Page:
Over 70 million sharks are killed each year. "Extinction Soup" documentary could change that statistic.

As an apex predator, the importance of sharks to healthy ocean ecosystems can't be understated. Yet humans are doing a phenomenal job of killing them off. Much of the slaughter is for their fins for soup -- despite the fact that the fins have no nutritional value, no flavor, and a concentrated level of toxins common to apex predators in our polluted planet. Extinction Soup explores the problem and will bring a spotlight to it, if it gets to the big screen. With films like The Cove and Blackfish showing just how powerful documentaries can be for helping conservation activism, it could make a big difference. The team is looking for help on funding to finish the editing process and bring the documentary to theaters.

"Extinction Soup" follows documentary filmmaker Philip Waller on his quest for adventure as he sets out to tell the story of his larger-than-life friend and extreme sports legend, Jimmy Hall. The film quickly takes a surprise turn when Waller finds himself consumed with exposing to the world an environmental catastrophe in the making - the extinction of the oceans' shark population through the mass slaughter of these magnificent animals for their fins. Waller documents the efforts of conservationist Stefanie Brendl as she fights to educate lawmakers and help pass ground-breaking legislation that will curb the consumption of shark fin soup, considered a delicacy in many Eastern cultures, and the impetus behind 70 million sharks being killed per year.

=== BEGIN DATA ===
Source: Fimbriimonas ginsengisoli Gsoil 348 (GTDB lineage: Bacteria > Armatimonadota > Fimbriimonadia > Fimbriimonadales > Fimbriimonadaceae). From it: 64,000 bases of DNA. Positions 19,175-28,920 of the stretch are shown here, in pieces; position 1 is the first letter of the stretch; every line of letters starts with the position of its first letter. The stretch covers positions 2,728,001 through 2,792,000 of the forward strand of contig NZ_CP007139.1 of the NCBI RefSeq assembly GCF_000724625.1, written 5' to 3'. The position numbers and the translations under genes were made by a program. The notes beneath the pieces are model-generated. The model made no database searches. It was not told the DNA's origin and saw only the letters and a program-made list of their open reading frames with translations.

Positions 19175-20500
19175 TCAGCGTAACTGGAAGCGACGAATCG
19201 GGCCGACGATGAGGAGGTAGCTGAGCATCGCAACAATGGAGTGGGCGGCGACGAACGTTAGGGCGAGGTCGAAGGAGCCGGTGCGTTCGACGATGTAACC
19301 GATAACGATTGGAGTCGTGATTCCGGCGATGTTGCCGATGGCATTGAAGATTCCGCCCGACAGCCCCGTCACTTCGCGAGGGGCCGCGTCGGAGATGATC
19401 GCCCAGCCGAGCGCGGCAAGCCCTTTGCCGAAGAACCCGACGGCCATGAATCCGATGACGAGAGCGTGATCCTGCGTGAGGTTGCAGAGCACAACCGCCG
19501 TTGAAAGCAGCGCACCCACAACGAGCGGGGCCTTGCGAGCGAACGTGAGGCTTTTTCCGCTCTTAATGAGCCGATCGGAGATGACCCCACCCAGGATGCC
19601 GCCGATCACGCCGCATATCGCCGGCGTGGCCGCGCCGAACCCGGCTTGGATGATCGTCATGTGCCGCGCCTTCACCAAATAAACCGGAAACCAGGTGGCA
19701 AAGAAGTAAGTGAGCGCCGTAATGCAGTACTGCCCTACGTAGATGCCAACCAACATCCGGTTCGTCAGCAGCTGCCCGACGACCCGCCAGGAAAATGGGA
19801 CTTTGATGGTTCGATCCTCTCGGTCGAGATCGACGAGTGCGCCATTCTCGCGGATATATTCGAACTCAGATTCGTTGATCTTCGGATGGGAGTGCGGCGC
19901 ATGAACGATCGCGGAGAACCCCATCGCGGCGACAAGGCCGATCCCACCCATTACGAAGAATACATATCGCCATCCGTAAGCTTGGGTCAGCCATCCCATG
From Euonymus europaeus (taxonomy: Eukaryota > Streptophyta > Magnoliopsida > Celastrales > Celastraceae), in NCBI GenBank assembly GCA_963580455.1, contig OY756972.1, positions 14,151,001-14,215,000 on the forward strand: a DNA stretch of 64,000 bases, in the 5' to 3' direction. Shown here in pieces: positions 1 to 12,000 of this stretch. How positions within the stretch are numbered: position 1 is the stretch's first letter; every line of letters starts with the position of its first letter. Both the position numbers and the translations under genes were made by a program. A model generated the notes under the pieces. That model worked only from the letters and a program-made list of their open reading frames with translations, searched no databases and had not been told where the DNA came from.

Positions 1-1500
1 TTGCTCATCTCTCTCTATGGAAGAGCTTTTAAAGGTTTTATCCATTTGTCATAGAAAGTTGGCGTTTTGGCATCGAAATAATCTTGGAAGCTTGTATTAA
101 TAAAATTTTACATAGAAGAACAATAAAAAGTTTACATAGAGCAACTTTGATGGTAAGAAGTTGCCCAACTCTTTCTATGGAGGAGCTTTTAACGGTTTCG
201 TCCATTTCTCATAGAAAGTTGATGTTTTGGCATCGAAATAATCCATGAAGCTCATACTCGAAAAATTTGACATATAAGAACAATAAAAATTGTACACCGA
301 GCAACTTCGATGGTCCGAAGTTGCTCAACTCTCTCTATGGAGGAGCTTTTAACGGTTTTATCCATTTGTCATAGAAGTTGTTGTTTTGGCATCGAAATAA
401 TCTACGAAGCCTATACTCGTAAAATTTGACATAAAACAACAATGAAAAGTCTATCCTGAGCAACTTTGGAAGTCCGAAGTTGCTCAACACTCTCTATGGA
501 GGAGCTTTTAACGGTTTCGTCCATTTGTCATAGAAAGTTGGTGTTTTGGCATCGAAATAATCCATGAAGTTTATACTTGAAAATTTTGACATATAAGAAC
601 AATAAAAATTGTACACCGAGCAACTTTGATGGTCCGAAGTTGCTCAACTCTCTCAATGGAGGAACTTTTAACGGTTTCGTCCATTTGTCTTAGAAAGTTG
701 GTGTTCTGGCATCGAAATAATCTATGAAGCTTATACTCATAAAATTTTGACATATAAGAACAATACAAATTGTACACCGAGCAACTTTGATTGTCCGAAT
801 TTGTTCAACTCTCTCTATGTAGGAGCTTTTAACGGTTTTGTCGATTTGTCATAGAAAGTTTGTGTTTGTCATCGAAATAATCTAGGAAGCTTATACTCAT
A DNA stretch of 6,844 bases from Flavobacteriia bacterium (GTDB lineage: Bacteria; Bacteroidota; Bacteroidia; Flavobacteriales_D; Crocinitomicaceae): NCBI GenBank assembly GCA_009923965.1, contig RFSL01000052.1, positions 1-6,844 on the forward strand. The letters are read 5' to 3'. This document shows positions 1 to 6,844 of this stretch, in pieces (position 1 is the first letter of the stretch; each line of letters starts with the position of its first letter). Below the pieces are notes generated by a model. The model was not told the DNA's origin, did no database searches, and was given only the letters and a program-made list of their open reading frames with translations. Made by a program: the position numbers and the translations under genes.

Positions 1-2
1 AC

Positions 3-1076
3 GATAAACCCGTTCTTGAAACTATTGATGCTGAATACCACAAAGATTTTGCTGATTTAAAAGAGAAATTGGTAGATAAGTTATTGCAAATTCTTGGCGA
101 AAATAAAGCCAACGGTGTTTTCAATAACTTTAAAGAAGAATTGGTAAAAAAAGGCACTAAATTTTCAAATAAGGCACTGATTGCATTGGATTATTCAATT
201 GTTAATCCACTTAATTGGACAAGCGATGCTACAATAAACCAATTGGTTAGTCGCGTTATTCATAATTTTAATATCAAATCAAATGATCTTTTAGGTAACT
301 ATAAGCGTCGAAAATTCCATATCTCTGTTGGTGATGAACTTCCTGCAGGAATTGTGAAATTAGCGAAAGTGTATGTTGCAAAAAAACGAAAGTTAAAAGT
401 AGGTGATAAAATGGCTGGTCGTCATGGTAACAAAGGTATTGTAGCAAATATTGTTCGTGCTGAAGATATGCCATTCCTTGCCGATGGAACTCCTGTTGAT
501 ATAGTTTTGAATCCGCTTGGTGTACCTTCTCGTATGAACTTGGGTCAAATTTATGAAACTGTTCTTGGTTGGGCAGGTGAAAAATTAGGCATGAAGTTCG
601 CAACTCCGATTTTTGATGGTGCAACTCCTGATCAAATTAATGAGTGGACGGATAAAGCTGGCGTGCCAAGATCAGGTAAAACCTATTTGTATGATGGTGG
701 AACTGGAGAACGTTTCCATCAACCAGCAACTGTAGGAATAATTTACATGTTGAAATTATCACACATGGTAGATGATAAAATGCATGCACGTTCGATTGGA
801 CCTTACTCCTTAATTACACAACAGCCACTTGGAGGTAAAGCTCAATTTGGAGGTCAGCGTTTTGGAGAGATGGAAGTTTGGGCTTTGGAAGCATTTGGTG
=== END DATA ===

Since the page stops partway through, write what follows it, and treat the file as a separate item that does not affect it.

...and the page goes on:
The team is a little over half way to their fundraising goal, and have just 16 days left to raise the necessary funds. If you'd like to see this documentary get to the theaters, check out the project and see what you might be able to do to help.

© Extinction Soup

Tags: Conservation | Documentaries | Sharks